• 10 x bottles of shooters
  • Items for raffle (snacks, clothing, golf related, wine)
  • Monetary Donation toward the Player Gift Packs (Total: R4500)

Koos Kombuis Performance, Sunday 27 December:

  • Monetary Donation toward Koos Kombuis Performance Fee (Total: R4500)
  • Monetary Donation toward Stage sound and lights (Total: R1500)

Wendy Oldfield Performance, Monday 28 December:

  • Monetary Donation toward Wendy Oldfield Performance Fee (Total: R5000)

Gerald Clark Performance, Tuesday 29 December:

  • Monetary Donation toward Gerlad Clark Performance Fee (Total: R5000)

Hotdog Stall at SANCCOB Centre:

  • Tinned tamato and onion mix
  • Tomato sause/ Mustard Sause /Chutney
  • Serviettes
  • Margarine

3 x Raffles at other events:

  • Snacks (biscuits, biltong, nuts, dried fruit
  • Preservatives (jams, marmalades, pestos, fruit & veg, etc)
  • Wine/Wiskey/Brandy
  • Clothing and accessories: caps/t-shirts/keyrings/bags/books/magazines/calendar
  • Vouchers (beauty/meal/experience)

We need these items by no later than 19 December 2015 – so please confirm whether you’d be able to help us out of one or more of the above listed items.

Many thanks and regards,

Louanne

Louanne@sanccob.co.za / 083 874 3067

SANCCOB celebrates the endangered tuxedoed African penguin

penguin-release

Penguin Release

SANCCOB (the Southern African Foundation for the Conservation of Coastal Birds) in Cape St. Francis (Eastern Cape) is celebrating African Penguin Awareness Day on 17 October 2015 with a public penguin release at the Seal Point Lighthouse and a Penguin Benefit Event at The St. Francis Links. Funds raised on the day will go towards the centre’s on-going conservation work with endangered African penguins.

African Penguin Awareness Day, celebrated internationally on 17 October 2015, is a day dedicated to raising worldwide awareness about the plight of the endangered African penguin – the only penguin endemic to the African continent. The penguin festivities will kick off on Saturday morning (17 October) at 10h00, with a public penguin release of African penguins, next to the Seal Point Ligthouse in Cape St. Francis. Members of the public are invited to adopt and then release the penguins themselves, and to join the SANCCOB rehabilitation team for a private seabird centre tour at 12h00 or 15h00.

The second annual penguin benefit event, hosted in partnership with Graham Beck Wines and The St Francis Links, takes place from 18h30 at The Links Golf Estate. At only R250pp for a ‘penguin pass’, the Benefit Event includes a special presentation by a Graham Beck winemaker, who will be pairing their full Game Reserve range with a delectable three-course gourmet meal. The evening also includes a ‘mini’ benefit auction, led by the witty Jo Brown, with some fantastic getaway experiences up for grabs:

  • Three-day adrenalin adventure in Plettenberg Bay, including zip-lining, abseiling, canoeing, kloofing, swimming with seals and skydiving;
  • Five-day expedition through the eastern outskirts of the Garden Route, from 4×4 drives and hiking in the Tsitsikamma, cruising on the Knysna Lagoon and paragliding in Wilderness;
  • Four-day self-exploration of the Baviaans Kloof, including golfing, game drives and good food;
  • Big five and ocean safaris in Mossel Bay;
  • Two-day hotel-stay in the Mother City (Cape Town), a special guided tour of SANCCOB’s seabird rehabilitation facility in Table View, Shark-cage diving in Gansbaai and game viewing in the Addo Elephant National Park;
  • Two-day four-star golfing in the Magalies Mountains and sundowners on the Harties Dam;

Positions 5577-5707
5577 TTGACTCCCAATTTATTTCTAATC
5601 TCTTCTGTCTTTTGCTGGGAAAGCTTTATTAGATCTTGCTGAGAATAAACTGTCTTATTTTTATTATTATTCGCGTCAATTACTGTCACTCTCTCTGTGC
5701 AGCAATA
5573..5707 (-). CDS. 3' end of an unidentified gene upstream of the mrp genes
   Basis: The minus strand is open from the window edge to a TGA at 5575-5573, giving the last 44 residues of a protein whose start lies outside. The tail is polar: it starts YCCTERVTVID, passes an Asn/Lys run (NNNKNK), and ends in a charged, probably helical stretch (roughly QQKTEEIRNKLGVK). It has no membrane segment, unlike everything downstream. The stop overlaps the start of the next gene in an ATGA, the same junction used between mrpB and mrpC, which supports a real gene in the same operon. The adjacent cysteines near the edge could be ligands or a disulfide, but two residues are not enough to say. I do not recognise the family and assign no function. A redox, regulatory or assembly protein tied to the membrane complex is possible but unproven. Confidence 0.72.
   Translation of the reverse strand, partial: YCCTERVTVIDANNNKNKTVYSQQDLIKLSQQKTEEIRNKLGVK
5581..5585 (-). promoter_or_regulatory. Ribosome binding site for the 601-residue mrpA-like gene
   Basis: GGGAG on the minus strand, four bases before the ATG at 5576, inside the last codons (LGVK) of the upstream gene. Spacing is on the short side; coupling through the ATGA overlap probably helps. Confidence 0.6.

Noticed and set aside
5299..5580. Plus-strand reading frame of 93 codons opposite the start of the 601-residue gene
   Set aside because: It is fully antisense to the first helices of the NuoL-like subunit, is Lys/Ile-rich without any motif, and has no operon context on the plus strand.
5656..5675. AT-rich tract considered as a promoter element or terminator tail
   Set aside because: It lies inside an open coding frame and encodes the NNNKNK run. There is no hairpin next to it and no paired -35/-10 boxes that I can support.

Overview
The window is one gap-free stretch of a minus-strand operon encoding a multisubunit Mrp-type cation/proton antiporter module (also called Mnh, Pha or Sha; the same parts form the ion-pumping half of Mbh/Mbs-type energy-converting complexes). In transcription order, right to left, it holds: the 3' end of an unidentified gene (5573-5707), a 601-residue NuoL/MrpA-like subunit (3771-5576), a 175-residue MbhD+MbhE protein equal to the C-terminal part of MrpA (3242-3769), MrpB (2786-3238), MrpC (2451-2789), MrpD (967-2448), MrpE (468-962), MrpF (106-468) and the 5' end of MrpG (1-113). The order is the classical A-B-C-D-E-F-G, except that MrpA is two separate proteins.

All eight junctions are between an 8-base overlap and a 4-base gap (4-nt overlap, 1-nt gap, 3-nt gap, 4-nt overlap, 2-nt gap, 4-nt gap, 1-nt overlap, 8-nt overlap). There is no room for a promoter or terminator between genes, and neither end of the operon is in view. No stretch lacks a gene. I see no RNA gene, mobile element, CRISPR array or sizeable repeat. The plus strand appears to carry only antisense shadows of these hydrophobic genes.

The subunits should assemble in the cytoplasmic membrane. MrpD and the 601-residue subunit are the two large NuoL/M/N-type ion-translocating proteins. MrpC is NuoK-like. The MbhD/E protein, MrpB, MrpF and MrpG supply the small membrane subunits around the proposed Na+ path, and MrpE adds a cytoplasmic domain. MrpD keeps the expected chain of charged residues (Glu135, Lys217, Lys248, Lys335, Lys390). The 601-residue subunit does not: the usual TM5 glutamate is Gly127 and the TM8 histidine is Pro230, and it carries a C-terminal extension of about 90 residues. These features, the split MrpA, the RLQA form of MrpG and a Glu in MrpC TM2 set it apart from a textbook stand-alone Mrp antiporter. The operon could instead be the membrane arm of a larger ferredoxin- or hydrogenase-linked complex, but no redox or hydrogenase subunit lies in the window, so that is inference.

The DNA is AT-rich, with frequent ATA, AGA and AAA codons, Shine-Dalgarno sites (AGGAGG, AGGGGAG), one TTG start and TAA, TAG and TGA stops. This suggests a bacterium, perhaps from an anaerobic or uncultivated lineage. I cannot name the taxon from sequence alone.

• Whale watching, horseriding, scuba diving, surfing, gourmet meals and four-star stayovers along the local coastline; and
  • Escaping to Penguin Paradise by releasing and viewing African penguins in their two Eastern Cape colonies, Bird & St Croix Islands.
Bandage

Bandage!

Penguin adoptions, pendants and limited-edition SANCCOB-Graham Beck wine hampers will also be on sale.

The proceeds raised on the evening will contribute towards the rehabilitation of approximately 350 seabirds, admitted annually at SANCCOB’s seabird centre in Cape St. Francis and to maintain an oiled wildlife response team in readiness to respond to oil spills along the South African coastline – as was recently demonstrated by a mystery oil spill in Algoa Bay, which resulted in the oiling of 30 African penguins and the abandonment of four African penguin chicks.

This year’s African Penguin Awareness Day promises to entertain young and old. “We would like to invite everyone to join SANCCOB and our partners in celebrating the charismatic African penguin on this special day. The funds raised will help us to rescue, rehabilitate and release the seabirds we admit to our centre every year, and help us to be prepared for oil spills like the recent mystery oil spill in Algoa Bay,” said Louanne Mostert, SANCCOB’s Development and Marketing Coordinator.

To read more about the SANCCOB festivities on 17 October 2015, to book your seat at the benefit event or for penguin adoptions, visit the SANCCOB website: www.sanccob.co.za/events, or contact Louanne Mostert at louanne@sanccob.co.za or 083 874 3067.

SANCCOB-Benefit-Event-invite-jpeg

Cape Gannet carcass found on St Francis beaches

cape-gannetSANCCOB (the Southern African Foundation for the Conservation of Coastal Birds) based next to the Seal Point Lighthouse in Cape St. Francis has received numerous reports of Cape gannet carcasses along the St Francis coastline.

During the course of the past two weeks, residents reported nearly 15 bodies to be scattered along the Cape St Francis and St Francis Bay beaches. SANCCOB’s Veterinary team conducted post mortems on five of these bodies, and the findings indicate that the main cause of death is most likely to be seal predation.

Should you have a towel or plastic bag at hand, SANCCOB kindly asks the public to assist them in collecting these bodies and take it to their Seabird Rehabilitation Centre in Cape St. Francis – not only will it keep our beaches clean, it will also help SANCCOB to conduct post mortems and further investigate the cause of death of these precious seabirds. Please keep animals away from the carcasses to prevent the potential spread of disease.

SANCCOB will keep the community posted on any further developments or findings.

Communique from Louanne Mostert – SANCCOB, Cape St Francis